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Synopsis: My Snake is Bigger Than Your Snake is a transgressive auto-fiction that reimagines the mourning process through sex-positive performative ritual. Defanging complex memories of the director’s relationship to her father, a hallucinatory tableau unfolds. Lead character Lobsta Queen, haunted by her dying father, watches “Dad’s Dog” resurrect him for frisky sex and a cherry pie. The Virgin Mary blesses the childhood home with orgasmic, otherworldly sex magic, giving birth to Baby Jesus in the living room. The sleazy Snake Man offers up bags of gold-wrapped chocolate coins to buy the house only to be tortured by goddess Fortuna, a feral financial dominatrix. These fantastical costumed characters confront grief with humor.

Filmmaker and performer, Rebecca Goyette grew up in Townsend, a small working class town in Massachusetts. Goyette’s father, the town’s legendary eccentric, enjoyed Shakespeare, playing Billy Joel and classical music on the piano, brewing basement beer, amateur pyrotechnics, a love affair with his dog, homoerotic male bonding, raunchy jokes, elaborate pranks and wild pool parties.

When Goyette’s father died from liver failure on the 4th of July, she became the funeral planner. Dad’s dog Casper was an invited guest, who jumped up to the casket, licked his master’s face, and sat watch. Tasked with selling her childhood home, Goyette stepped into the real estate office alone, to be met by the buyer, a man sporting a My Snake is Bigger than Your Snake t-shirt. Goyette knew she was in a face-off with Snake Man. She too had dressed with her identity on display: an NYC Lobsta Bitch, wearing a red dress and gold-chained lobster purse to safely transport her check back to NYC on the Greyhound bus.

When casting for the film, Goyette asked each performer to explore their specific kinks. Using sex play as healing, a utopic world was formed where straight folks and queer folks could play together in ways that don’t often happen. My Snake is Bigger Than Your Snake examines the contrast between the artistic, sex-positive, inclusive NYC community surrounding Goyette’s art practice versus her small town roots.

Goyette incorporates her relationship to Goddess worship in My Snake Is Bigger Than Your Snake. After her father’s sudden death, Goyette embarked on a healing journey that included meditation, breath work and spiritual guidance. The Virgin Mary came through as a spirit guide to Goyette in a psychic reading. The Virgin Mary asked Goyette to artistically depict her with humor. Goyette imagined The Virgin Mary having sex with God in the abstract, no male form necessary. Goyette also reveres the Roman Goddess Fortuna. In My Snake is Bigger Than Your Snake, Fortuna, armed with shrink wrap and a diamond-studded whip, strips the Snake Man of his cockiness and wealth. She shares good fortune with the female characters, conjuring with her incantation, “Money, money is what we want, give us your gold or your dreams will haunt.”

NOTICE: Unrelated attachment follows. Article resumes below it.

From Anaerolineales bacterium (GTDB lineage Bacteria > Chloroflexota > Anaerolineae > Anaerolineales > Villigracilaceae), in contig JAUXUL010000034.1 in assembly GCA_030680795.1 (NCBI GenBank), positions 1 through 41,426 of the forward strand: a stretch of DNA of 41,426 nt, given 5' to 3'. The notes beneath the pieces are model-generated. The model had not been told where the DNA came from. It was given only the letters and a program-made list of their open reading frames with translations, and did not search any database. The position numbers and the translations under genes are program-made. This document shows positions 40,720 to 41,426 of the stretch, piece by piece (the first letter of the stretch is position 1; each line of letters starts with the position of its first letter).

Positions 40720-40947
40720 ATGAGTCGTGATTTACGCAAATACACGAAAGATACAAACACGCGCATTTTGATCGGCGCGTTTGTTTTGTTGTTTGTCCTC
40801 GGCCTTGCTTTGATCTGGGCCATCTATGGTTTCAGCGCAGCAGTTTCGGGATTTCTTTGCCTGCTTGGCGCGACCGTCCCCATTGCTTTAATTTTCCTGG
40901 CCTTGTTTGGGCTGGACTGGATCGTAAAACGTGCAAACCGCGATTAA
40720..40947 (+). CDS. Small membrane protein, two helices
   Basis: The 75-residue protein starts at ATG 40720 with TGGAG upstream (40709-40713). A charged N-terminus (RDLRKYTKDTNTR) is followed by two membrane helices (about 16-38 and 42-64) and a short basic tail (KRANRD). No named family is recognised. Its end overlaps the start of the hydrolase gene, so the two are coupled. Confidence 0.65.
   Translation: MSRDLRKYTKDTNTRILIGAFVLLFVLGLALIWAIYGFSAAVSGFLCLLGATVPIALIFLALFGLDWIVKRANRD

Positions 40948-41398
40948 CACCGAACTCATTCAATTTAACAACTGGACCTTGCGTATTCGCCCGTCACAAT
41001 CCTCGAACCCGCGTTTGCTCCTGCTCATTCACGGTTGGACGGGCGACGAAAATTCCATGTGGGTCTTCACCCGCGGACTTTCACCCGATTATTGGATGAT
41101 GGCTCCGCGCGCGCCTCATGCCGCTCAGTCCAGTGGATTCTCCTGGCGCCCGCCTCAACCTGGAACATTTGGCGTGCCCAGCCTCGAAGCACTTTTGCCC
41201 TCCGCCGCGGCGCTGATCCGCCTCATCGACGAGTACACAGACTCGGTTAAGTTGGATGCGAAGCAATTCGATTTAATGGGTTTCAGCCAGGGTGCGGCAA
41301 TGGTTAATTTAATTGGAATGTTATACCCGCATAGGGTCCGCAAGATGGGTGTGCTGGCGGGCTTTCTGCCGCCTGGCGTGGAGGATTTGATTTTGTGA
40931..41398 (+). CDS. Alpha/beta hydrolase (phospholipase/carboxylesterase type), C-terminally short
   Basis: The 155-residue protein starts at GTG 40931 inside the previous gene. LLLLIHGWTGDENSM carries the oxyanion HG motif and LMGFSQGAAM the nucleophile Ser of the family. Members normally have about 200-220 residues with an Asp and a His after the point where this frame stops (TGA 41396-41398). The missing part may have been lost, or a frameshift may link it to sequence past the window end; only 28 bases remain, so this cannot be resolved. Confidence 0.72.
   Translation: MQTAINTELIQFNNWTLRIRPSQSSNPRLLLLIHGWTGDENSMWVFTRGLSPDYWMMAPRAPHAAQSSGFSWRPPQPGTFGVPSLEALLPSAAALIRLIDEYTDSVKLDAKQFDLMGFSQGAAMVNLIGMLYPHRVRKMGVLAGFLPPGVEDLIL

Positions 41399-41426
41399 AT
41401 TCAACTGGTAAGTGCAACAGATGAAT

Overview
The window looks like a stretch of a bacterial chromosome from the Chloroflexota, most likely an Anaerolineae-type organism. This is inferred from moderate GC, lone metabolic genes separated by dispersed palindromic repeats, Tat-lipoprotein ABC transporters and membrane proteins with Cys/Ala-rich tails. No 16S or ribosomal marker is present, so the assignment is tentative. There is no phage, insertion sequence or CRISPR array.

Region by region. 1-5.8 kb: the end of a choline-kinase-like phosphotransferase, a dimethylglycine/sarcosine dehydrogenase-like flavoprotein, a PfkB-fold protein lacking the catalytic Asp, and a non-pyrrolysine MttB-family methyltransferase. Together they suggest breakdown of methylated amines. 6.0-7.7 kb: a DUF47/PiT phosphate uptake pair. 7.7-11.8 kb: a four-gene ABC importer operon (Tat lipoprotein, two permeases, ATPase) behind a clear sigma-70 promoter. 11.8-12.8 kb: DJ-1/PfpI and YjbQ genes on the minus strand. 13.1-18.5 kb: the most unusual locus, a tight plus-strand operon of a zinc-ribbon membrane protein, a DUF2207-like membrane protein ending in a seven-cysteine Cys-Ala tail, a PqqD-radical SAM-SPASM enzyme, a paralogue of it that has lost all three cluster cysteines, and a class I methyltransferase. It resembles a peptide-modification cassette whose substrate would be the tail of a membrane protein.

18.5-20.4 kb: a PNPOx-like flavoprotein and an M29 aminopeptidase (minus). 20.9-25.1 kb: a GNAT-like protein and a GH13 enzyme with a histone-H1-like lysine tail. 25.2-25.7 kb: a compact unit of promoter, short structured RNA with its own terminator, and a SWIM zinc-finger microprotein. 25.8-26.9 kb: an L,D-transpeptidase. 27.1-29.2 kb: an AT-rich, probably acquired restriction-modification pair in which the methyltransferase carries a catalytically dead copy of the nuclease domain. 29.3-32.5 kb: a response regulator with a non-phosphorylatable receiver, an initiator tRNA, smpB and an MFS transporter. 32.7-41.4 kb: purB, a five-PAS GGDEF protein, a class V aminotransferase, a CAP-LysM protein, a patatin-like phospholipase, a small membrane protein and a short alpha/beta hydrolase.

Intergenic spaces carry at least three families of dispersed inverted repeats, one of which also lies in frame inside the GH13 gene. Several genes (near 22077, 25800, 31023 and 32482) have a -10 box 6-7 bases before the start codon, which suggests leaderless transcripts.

Language

English

Run Time

14 minutes

Starring

Lena Chen (Fortuna)
Johnny Sagan (Dad)
Olive Hui (Dad's Dog)
Brian Andrew Whiteley (Snake Man)
Joanne Leah (Virgin Mary)

Directed by

Rebecca Goyette

Edited by

Alexander Love

Composer

Leigh Smith
John Wlaysewski

Cinematographer

Alexander Love

Director's Statement

Rebecca Goyette’s interdisciplinary practice combines short films, performance art, costuming, ceramic sculpture, and drawing/painting to reflect on fantasy and fulfillment from a feminist perspective. Goyette’s video works and related props/objects draw from archival research, Puritan history, the annals of witchcraft and personal narrative. She embodies a broad range of characters in an ongoing series of psychosexual films, acting as both director and protagonist in these surreal vignettes. In her body of work titled “Ghost Bitch Dramas,” Goyette recounts the psychosexual dramas of her direct ancestor, Rebecca Nurse – who fell victim to the gallows in the Salem Witch Trials. In the costumed, satirical “Lobsta Porns,” she inhabits the sadomasochistic mating dance of a female lobster. Both of these primary characters are reflective of her small town Massachusetts roots, as well as a complex relationship with her father, whose eccentricities play out in her personal mythology. Her practice explores the power dynamics and oppression inherent in gender and sexuality, celebrating sex-positivity through a comedic lens, while simultaneously examining the psychology of sexual violence.

Director's Bio

Rebecca Goyette is represented by Freight and Volume Gallery, NYC. Goyette’s short films have been screened at the Berlin Porn Film Festival, Spektrum: Art, Science and Community, Berlin, and House of Yes, NYC. She has exhibited her films and interdisciplinary art internationally with solo shows at Freight and Volume, Museum of Sex, NYC,, Jersey City Museum, Jersey City, NJ and Galerie X, Istanbul, Turkey and group shows at Kyung-In Museum of Art, Seoul, Korea, Museum of Sex, NYC, Whitney Museum of Art, NYC, Queens Museum of Art, NYC, KARST, Plymouth, England and Gallery Poulsen, Copenhagen, Denmark, amongst others. Her work was reviewed on European television Arté and in Village Voice, Vice Magazine, Hyperallergic, Huffington Post, Playboy Magazine, Newsweek Magazine and Ms. Magazine. Goyette has lectured at the Museum of Modern Art, Metropolitan Museum of Art, Pratt Institute, SVA, NYU Cooper Union, Eyebeam and the New School. Goyette is currently leading a series of workshops called “Maker’s Magic” that focuses on the intersections between art making, sexuality and ritual, and has co-curated an interdisciplinary exhibition, “Everyday Magic: Artistic and Gnostic Impulses,” at the National Arts Club, March/April, 2021, including an interactive “Magic Hour” series of rituals and live performance.

Production Year

1991

Official Website

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